When reflecting about her mom she mentioned that her mom was the sweetest person on the planet and the only other person she knows who everyone likes and is just generally sweet and loving is her husband. “She was generous to a fault with a heart of gold. She loved Neil Diamond and hearing him during the walk is really hard. I still find it difficult to believe that she is gone, but I am trying to find peace in helping others who have and will be affected by cancer and maybe, just maybe help in the process of ending cancer forever,” she said.

What she likes most about walking is the family atmosphere and the wonderful people she has met along the way, many have become her very good friends along the journey.

She says what sounds silly is that her least favorite part about the walk is the actual walking part. “For the first few miles its good, but it gets pretty tough after that,” she said. Tallant suffers from chronic pain and it makes it complicated for her to walk long distances. “I don’t do it (walk) for the actual walking part, but for the money that is raised (for research and care), for the amazing relationships, to honor my mom and bring awareness to IBC by wearing a shirt that sparks conversation,” she said.

Tallant family at the finish line at the Avon Walk for Breast Cancer Santa Barbara 2012 Photo courtesy of Kelly Tallant

Tallant family at the finish line at the Avon Walk for Breast Cancer Santa Barbara 2012
Photo courtesy of Kelly Tallant

The Avon Walk has made a great impact in her life. She has walked more than 1,077 miles as she has prepared for the walks in the last three years. The training walks have provided her with time to think, pray and heal. Without the Avon Walk, she thinks that she would not be where she is in the healing process. “The first year (2010) was really hard emotionally, I didn’t even want to walk in year two, but I had already signed up. If I had not signed up at event eve for the next year, there probably would not have been a year two,” Tallant said.

For her, year two ended up bringing the most healing, even though the walk itself was harder, the emotional stuff was easier, what the first year stirred up, the second year skimmed off.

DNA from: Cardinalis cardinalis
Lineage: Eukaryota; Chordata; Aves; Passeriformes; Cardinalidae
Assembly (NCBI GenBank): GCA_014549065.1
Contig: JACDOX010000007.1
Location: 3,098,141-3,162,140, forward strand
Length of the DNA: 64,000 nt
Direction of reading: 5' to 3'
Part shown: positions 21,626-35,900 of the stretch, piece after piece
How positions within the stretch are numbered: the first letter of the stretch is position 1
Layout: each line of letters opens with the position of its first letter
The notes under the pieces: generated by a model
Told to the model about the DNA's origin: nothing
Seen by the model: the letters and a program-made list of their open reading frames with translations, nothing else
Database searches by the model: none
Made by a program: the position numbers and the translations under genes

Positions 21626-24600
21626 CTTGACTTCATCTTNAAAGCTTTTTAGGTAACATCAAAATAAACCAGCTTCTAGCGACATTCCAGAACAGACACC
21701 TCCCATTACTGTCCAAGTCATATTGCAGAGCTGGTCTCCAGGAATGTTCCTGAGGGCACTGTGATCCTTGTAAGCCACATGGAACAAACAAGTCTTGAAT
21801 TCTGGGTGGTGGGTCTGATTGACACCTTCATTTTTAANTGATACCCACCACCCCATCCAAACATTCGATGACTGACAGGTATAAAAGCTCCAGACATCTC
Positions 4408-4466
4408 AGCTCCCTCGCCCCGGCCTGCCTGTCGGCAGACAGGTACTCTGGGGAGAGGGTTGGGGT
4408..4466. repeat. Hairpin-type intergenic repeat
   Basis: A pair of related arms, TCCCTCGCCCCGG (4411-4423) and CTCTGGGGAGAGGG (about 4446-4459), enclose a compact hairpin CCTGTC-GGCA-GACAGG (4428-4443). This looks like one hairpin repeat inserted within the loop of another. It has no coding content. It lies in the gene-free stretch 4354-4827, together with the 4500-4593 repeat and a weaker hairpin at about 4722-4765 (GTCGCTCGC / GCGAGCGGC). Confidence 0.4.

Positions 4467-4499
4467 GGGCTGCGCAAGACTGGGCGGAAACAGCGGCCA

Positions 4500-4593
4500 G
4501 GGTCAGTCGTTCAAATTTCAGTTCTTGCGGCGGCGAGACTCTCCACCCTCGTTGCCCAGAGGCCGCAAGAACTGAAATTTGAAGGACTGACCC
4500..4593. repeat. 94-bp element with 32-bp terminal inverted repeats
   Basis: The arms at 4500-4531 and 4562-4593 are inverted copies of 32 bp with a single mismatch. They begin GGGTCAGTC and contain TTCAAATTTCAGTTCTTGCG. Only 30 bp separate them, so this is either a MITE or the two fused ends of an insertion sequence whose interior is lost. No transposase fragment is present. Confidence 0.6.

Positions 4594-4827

Though this year has only begun and training is underway, Tallant is thinking about next year, “It will be my fifth year walking and I want to do something to special, I think I will be doing two (cities) walks, Santa Barbara and San Francisco,” she said.

She is impacting others through doing the Avon Walk. “I did get my friend Martha to sign up for the walk. I met her just before my first walk at a blood bank function and she had also lost her mother to breast cancer. I didn’t find out until much later that she started training for the next walk that night. She walked with me my second year and we are now very good friends,” Tallant said.

The most important thing that she would like people to know about Inflammatory Breast Cancer is that it does exist. “It is absolutely frightening how many people have never heard of it, doctors included,” she said.

According to the National Cancer Institute, “Inflammatory breast cancer is a rare and very aggressive disease in which cancer cells block lymph vessels in the skin of the breast. This type of breast cancer is called “inflammatory” because the breast often looks swollen and red, or “inflamed.”

Tallant says that people need to know that there are many types of breast cancer and the most deadly form does not have a lump and can appear overnight as a seemingly innocent mosquito bite or a rash. “Other symptoms are enlarged breast, sometimes twice the size or more, hardening of the breast, orange peel texture, itching, inverted nipple and pain in breast,” Tallant explained.

She has hopes for the people she talks with, “I hope I have brought more awareness to people and maybe to those who didn’t even realize they were paying attention. I also hope that I have encouraged people to get out and do something to help others and not to wait until you have a personal reason that pushes you out there,” she said.